How to Care for Your New Cast-Iron Skillet – The New Yorker
Congratulations on your purchase of a brand-new Cottage™ twelve-inch cast-iron skillet! For more than a hundred years, Cottage™ has been a leading manufacturer of quality pans, free weights, and kettlebells. And, for just eight dollars (plus a one-dollar-per-pound shipping fee, so $48 total), cast iron gives you the most skilleting pleasure for your cookware buck. Just keep these basic guidelines in mind, and your pan will never rust, break, or allow you to suffer from any sort of iron-deficiency-induced anemia.
1. Before you use your pan for the first time, you’ll need to “season” it. Luckily, that process couldn’t be simpler:
(a) Join your neighborhood food co-op. If your neighborhood doesn’t have a food co-op, you may want to reëxamine your life choices before continuing.
(b) Purchase ten gallons of your favorite neutral oil—canola, flaxseed, linseed, jojoba, whatever. As long as Mario Batali wouldn’t cook with it, you should be fine.
(c) Put your pan on the stove and turn your burner all the way up to high. You do have a gas range, don’t you? Did they have electric stoves on the Oregon Trail? Then why would you think that you could use a cast-iron pan on one?
(d) O.K., now let it sit there until it gets good and hot. Twenty-nine hours should do the trick, but you may have to leave it for up to thirty, depending on your altitude.
(e) Take a towel and rub some oil on the hot pan. You’ll know you’ve added enough oil when the towel you’re using has completely disintegrated into a pile of ash.
(f) Repeat this process eleven or twelve times and you’re good to go!
Now that you’ve properly seasoned your pan, you can use it to cook almost anything (except for acidic foods, such as tomatoes, olives, beef, pork, eggs, green beans, carrots, most other vegetables, and all legumes).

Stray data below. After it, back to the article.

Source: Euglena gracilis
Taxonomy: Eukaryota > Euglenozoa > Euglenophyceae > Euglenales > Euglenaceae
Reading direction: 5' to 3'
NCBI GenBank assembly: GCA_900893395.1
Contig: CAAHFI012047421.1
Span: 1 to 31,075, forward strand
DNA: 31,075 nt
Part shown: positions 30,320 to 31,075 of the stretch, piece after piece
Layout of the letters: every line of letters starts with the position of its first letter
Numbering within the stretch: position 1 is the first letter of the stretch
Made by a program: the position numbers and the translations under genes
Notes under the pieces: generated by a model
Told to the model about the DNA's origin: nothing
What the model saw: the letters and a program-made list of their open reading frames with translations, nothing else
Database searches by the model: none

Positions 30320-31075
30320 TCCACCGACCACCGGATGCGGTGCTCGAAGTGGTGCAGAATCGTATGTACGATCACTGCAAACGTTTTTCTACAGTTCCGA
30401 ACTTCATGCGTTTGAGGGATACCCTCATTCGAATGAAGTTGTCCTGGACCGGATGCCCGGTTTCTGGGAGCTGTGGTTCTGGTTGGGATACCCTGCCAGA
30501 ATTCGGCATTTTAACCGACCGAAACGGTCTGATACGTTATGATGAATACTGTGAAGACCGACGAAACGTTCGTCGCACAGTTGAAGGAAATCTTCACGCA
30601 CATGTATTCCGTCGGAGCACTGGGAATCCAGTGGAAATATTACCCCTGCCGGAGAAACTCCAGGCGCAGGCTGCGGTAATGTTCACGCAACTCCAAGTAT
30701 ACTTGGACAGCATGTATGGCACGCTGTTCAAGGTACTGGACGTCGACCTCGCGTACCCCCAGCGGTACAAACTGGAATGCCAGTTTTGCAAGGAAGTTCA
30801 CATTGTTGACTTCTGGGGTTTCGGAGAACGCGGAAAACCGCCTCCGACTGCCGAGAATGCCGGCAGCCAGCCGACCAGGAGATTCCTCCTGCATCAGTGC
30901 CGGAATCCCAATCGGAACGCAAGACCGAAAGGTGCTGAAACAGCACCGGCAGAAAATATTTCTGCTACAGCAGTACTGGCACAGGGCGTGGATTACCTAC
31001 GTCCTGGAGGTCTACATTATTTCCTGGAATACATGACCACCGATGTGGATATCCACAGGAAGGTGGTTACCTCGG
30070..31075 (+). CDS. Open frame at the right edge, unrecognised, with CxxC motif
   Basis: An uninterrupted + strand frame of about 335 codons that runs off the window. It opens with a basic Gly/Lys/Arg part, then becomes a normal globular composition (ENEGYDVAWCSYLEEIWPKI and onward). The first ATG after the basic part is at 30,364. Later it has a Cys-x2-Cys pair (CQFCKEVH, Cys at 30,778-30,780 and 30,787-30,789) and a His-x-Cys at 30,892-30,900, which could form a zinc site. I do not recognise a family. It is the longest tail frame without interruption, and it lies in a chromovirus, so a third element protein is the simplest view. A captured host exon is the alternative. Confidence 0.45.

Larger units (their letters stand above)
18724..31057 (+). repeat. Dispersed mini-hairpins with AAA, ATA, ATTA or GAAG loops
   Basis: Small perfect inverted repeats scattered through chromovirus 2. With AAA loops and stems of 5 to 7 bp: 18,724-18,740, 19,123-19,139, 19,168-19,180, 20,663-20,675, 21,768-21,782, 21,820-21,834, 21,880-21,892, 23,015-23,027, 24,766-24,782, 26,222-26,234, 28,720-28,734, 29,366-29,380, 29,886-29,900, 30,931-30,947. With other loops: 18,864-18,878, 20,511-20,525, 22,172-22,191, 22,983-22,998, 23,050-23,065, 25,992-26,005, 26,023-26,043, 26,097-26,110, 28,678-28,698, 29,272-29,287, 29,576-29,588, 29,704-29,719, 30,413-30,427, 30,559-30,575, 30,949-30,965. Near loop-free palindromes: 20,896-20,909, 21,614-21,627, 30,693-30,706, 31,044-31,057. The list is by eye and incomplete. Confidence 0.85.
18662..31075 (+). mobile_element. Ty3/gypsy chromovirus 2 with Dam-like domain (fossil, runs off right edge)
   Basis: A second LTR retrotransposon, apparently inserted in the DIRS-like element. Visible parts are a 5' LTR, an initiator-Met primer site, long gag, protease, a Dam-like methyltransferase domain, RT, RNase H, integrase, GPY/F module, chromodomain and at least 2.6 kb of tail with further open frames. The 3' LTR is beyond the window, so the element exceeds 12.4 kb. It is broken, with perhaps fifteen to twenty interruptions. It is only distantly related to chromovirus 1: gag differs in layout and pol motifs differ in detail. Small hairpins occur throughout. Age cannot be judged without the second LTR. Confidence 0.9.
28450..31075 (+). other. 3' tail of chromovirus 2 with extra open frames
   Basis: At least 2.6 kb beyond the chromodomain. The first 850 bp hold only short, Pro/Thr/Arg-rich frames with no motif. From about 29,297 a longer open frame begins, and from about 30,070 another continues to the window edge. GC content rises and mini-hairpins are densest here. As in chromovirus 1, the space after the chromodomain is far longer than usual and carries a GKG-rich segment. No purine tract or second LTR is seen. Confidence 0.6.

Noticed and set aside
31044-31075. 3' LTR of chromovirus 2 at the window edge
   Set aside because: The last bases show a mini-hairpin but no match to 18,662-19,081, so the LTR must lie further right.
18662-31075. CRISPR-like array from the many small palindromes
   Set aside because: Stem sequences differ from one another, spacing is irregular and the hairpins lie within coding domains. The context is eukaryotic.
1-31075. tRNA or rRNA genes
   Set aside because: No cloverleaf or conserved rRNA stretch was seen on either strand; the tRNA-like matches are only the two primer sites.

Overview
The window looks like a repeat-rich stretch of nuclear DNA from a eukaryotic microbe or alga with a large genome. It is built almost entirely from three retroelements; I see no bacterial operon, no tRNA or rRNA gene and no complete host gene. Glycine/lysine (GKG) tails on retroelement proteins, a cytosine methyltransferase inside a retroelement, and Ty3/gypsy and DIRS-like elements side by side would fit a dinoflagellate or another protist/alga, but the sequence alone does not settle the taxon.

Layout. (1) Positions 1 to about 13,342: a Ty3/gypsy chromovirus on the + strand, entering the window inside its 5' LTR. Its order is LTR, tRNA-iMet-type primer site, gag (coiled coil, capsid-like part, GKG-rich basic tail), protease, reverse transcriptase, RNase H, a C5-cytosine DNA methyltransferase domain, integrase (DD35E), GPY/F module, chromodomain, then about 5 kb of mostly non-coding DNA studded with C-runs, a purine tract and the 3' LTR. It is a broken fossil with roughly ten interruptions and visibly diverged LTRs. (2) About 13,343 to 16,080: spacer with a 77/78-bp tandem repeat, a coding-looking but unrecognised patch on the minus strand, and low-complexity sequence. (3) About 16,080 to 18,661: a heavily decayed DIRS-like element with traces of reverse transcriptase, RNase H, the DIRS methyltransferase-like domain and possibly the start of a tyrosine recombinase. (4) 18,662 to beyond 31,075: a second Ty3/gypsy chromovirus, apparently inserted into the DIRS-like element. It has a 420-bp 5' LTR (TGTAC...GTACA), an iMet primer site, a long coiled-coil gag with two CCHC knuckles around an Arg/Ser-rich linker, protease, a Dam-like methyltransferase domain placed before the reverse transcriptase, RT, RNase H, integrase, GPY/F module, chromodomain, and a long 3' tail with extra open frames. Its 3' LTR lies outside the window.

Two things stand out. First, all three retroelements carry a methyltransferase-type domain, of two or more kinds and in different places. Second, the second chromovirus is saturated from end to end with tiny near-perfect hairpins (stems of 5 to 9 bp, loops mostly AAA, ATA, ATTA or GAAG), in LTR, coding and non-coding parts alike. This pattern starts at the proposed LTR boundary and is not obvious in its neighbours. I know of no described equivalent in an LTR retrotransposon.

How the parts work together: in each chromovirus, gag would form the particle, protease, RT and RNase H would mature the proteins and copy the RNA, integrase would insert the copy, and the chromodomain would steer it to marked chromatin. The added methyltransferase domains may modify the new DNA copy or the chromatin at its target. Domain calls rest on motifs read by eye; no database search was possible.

2. NEVER LET YOUR PAN TOUCH WATER!! Look, your pan wasn’t made by an egghead lab tech out of some fancy, space-age, waterproof, cancer-causing polymer. It was made by banging a piece of METAL over and over until it was SKILLET-SHAPED. Would you drive your Buick into the lake? Then why in God’s name would you ever let water touch the surface of your precious eight-dollar hand-forged cast-iron skillet? In fact, just to be on the safe side, during the more humid summer months, you probably shouldn’t use your pan at all. Just store it in a cool, dry place (like the air-conditioned guest room of your cousin’s house in Arizona), and it will be ready for use any time between November and March.
3. After making your cornbread or johnnycakes or whatever, be sure to clean your pan thoroughly. Since you can’t use water, just throw a bar of soap onto your still-hot pan until it completely evaporates, then scour your pan with a possum-whisker brush until you’ve removed all the caked-on residue. While your pan is not “non-stick,” it’s certainly “low-stick,” so with proper seasoning there shouldn’t be more than an inch or so of solid carbonized food gunk left on the bottom of your pan. Nothing a good stiff possum brush and a little elbow grease (warning: not a neutral oil) can’t handle!
4. Make sure to re-season your pan! A good five or six repetitions of steps B–E after each use should be more than sufficient.
5. We know it’s pretty obvious, but just a reminder: never use any metal, wood, or plastic utensils with your cast-iron skillet! Remember to use only whalebone spatulas.
Well, that’s really all there is to it!
Whether you purchased your cast-iron skillet in a futile attempt to simplify your overburdened yet meaningless modern existence, or you’re a burly Brooklynite with a penchant for faux authenticity who needed a piece of cookware to go with your hand-cranked printing press and galvanized-tin washtub, we’re sure you’ll find a permanent spot on your heavily reinforced wall for your piece of easy-to-use Cottage™ cookware.